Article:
When you start the process of ramping up to be actively promoting your event, timing is everything.
Local events are those that attract anywhere between 50 to 500 people and more often than not happen regularly week to week or month to month. Local events can often be the hardest to promote as you may have a small target audience but also more commonly quite a tiny marketing budget.
For this reason, you must pick the right time to start actively promoting your event. You don’t want to start promoting too early, and then people forget about the event. Vice versa you don’t want to leave it until the week before as you may find you can’t reach out to enough people in time.
Typically local events should allow between six and eight weeks to promote actively. That is not to say that if you have an annual local event, you cannot put out some light marketing information up to a year in advance. For example, you are asking people to hold the date for a particular local music festival. This is true if you know the date for next year.
You will actively start to promote the event eight weeks before to get people interested in buying tickets.
Regional events typically are those that ranked between 500 to 10,000 people and will usually only take place once or twice a year. With this number of people, the amount of time to promote the event is between 6 and 9 months.
Again these numbers allow for a launch date before you actively start promoting the event. Again, it would help if you considered who your target audience is. Is your audience the kind of people who like to buy tickets early or perhaps your event as an artist that will cause people to buy tickets on the day they go on sale.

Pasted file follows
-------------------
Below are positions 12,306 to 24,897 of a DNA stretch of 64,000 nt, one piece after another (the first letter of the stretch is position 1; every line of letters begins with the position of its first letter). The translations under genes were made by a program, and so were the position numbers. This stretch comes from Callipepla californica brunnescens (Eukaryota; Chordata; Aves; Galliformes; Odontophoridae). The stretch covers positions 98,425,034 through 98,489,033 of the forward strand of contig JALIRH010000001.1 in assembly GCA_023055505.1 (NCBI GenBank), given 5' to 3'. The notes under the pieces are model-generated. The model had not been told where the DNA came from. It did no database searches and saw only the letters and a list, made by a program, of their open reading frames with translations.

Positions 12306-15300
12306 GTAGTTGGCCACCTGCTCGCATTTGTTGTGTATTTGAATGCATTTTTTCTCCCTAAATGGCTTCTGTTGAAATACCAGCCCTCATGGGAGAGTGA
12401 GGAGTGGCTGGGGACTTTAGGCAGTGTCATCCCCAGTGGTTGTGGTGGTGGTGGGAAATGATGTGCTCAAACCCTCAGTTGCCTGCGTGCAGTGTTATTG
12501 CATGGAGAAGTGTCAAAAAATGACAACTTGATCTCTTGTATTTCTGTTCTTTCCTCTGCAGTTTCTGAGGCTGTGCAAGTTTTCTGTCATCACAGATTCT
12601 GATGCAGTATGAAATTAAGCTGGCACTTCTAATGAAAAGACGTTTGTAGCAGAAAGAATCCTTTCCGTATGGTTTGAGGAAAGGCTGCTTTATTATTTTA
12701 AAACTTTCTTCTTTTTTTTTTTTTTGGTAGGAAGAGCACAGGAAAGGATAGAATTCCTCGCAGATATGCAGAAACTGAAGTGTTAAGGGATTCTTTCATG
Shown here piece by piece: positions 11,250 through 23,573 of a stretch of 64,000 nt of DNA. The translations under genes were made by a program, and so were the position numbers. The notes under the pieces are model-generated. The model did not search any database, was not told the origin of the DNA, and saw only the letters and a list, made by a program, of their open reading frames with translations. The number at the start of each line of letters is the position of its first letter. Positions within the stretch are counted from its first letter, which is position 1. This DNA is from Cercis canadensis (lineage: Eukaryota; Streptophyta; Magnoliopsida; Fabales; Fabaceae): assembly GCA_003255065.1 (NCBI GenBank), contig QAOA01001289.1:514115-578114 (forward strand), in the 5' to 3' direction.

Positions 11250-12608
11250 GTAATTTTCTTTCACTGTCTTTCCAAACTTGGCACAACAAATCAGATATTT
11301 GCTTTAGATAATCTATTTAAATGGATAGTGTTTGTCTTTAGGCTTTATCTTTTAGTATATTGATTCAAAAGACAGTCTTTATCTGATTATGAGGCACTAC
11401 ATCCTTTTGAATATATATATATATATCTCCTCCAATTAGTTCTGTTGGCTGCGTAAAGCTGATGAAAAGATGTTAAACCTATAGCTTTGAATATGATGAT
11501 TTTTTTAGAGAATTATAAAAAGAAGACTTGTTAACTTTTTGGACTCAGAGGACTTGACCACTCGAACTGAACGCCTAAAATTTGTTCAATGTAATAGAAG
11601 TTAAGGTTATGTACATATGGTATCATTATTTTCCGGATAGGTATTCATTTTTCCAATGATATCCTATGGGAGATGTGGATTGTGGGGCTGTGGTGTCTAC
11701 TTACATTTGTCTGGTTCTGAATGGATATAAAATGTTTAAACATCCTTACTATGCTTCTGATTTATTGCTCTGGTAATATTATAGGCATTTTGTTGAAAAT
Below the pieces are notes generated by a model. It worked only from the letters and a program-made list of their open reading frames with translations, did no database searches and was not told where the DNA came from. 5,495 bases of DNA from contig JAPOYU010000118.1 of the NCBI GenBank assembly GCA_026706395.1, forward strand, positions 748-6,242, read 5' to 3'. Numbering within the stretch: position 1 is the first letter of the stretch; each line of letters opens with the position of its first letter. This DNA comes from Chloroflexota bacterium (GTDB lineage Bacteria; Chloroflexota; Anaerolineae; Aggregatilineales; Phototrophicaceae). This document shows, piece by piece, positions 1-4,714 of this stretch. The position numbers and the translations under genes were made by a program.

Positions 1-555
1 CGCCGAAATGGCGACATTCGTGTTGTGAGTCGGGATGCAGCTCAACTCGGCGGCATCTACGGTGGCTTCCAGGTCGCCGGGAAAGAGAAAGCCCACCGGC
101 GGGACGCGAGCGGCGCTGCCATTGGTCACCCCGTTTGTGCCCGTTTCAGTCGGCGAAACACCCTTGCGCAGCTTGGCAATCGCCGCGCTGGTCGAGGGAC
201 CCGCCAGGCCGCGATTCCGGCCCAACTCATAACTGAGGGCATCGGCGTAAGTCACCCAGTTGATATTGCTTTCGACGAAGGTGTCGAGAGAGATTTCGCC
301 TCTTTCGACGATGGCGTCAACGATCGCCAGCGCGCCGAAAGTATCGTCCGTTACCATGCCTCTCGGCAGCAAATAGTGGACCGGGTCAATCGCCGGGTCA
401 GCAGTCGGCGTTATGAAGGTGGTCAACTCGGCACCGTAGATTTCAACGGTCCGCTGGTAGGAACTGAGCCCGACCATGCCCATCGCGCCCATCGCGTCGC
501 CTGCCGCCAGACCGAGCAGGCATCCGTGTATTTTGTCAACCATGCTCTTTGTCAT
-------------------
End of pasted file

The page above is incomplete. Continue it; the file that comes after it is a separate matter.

If it is, great but unfortunately, not all events can be this lucky and will need to give serious strategic thought as to when to begin actively promoting the event.
National events will almost certainly have a promotional timeline of a year or more, again depending on the type of events and the target audience.
National events are typically those that take place once a year such as major festivals, sporting events or exhibitions. Again as with the previous two types of events comment a launch date holding a date is fine. Still, in this case, active promotion usually starts at that point as well.
These types of events will often put tickets on sale immediately after the previous year’s event as they try to ride the wave of good feeling from those that attended.
The type of marketing channels (e.g. TV or radio) that a national event may use may also have much longer lead times. Again, a careful and strategic marketing communications plan should be created to divide up how the year’s budget will be spent.
International events will often promote themselves, and an excellent example of this is the Olympic Games or the FIFA World Cup. Such is the popularity of these events that they require very little promotion. They will be promoted up to four years in advance depending on their cycle.
They are so popular they often sell themselves especially, and demand will be quite high when tickets go on sale.
Events at this level will have marketing and branding budgets in the millions of dollars range and a serious and strategic marketing plan we required.
So to summarise the key takeaways from this post are that you need to understand the size of your event; who’s coming to your event and when they will buy tickets for your event. From here, you can start to develop a marketing communication plan based on the time frame as described above. Hopefully, you’ll have a successful event. Best of luck